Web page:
Better that ten guilty persons escape: punishment costs explain the standard of evidence
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SubjectJudicial errors; Type-I errors; Type-II errors; Optimal standard of evidence; Punishment costs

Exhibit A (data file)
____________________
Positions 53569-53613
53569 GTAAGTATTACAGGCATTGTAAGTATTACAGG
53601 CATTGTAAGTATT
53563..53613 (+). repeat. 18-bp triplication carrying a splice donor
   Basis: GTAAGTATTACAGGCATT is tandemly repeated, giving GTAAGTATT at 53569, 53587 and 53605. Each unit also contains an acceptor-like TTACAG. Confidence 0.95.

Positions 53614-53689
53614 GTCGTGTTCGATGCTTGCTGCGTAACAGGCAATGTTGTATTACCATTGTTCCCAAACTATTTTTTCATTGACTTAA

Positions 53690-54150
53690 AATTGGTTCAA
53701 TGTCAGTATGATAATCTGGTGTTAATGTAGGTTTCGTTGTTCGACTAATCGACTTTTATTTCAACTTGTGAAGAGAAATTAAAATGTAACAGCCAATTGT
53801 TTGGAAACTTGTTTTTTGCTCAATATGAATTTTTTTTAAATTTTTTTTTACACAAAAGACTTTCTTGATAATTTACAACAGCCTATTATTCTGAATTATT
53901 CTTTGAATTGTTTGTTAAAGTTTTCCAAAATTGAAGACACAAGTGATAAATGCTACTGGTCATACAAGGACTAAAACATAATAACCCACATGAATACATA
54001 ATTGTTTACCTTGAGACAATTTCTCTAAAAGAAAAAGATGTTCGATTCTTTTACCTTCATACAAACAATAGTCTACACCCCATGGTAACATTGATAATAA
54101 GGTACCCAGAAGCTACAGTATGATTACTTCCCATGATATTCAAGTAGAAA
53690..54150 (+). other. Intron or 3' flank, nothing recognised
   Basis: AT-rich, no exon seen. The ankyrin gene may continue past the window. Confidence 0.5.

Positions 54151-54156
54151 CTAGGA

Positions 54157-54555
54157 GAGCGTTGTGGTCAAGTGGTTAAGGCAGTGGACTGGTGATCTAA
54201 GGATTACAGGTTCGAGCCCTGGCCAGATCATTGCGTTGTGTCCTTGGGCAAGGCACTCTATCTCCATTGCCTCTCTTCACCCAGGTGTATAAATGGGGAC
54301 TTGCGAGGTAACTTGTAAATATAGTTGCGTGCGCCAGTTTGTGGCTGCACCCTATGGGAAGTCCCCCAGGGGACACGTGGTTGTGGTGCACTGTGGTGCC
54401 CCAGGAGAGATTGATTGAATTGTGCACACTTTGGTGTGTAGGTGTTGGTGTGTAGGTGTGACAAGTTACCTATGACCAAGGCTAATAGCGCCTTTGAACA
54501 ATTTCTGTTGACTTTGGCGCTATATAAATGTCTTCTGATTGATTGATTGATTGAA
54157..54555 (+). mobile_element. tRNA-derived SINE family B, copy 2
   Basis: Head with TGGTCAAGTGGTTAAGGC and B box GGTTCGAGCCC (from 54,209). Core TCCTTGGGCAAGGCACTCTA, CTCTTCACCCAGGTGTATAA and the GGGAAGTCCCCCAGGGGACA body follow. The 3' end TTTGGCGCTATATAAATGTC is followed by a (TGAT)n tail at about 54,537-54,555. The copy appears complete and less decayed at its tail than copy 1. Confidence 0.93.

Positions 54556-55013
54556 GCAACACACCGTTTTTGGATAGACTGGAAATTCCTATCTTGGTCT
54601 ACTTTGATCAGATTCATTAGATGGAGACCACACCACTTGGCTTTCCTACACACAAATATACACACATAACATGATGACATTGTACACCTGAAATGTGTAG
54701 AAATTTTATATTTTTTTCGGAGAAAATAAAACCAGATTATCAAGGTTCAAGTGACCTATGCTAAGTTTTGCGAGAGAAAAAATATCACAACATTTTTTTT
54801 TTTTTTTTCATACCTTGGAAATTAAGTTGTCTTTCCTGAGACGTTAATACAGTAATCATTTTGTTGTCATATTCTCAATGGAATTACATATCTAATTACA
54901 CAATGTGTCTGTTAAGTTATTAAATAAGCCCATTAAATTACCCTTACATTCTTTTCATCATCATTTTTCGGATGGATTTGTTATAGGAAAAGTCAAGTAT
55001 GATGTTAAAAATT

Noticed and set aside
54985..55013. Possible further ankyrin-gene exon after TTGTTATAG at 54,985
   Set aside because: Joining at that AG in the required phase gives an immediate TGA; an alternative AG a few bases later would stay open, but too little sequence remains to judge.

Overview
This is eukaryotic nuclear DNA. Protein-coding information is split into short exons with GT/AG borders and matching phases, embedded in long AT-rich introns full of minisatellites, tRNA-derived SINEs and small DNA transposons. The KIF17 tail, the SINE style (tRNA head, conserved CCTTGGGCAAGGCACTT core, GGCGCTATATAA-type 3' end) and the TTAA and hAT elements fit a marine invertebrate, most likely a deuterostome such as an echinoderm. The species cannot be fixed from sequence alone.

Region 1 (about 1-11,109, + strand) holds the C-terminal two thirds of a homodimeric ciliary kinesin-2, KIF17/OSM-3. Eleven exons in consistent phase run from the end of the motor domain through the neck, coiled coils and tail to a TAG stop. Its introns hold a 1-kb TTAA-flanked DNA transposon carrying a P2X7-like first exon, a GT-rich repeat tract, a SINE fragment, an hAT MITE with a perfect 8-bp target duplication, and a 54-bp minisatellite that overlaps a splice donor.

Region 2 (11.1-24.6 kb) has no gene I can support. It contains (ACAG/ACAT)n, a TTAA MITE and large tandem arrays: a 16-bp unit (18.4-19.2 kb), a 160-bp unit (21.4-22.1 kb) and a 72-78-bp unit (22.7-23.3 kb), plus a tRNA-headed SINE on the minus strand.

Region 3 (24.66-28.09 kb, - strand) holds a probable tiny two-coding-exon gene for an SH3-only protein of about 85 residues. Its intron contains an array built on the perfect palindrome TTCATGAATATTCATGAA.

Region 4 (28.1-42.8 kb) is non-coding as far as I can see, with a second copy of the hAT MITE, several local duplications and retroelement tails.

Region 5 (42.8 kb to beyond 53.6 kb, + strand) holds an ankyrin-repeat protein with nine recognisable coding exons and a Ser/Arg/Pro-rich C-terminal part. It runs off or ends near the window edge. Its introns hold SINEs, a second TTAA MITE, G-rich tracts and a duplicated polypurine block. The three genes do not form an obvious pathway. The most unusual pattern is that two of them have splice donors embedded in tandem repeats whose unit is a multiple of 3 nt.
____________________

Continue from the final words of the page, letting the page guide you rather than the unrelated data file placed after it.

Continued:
It is generally agreed that the conviction of an innocent person (type-I error) should be avoided even at the cost of allowing a certain number of acquittals of criminals (type-II error). The high standard of evidence that is usually required in criminal procedure reflects this principle. Conversely, the established model of optimal deterrence that follows the seminal work of Becker (1968) shows that the two types of error are equally detrimental in terms of deterrence and thus it prescribes the minimization of the sum of errors with no primacy given to type-I errors over type-II errors. This paper explains that when the costs of punishment are positive, and guilty individuals are, on average, more likely to be found guilty than innocent ones, wrongful convictions are more socially costly than wrongful acquittals. This justifies the bias against wrongful convictions without resorting to any ad hoc assumption about the relative weight of the two errors.
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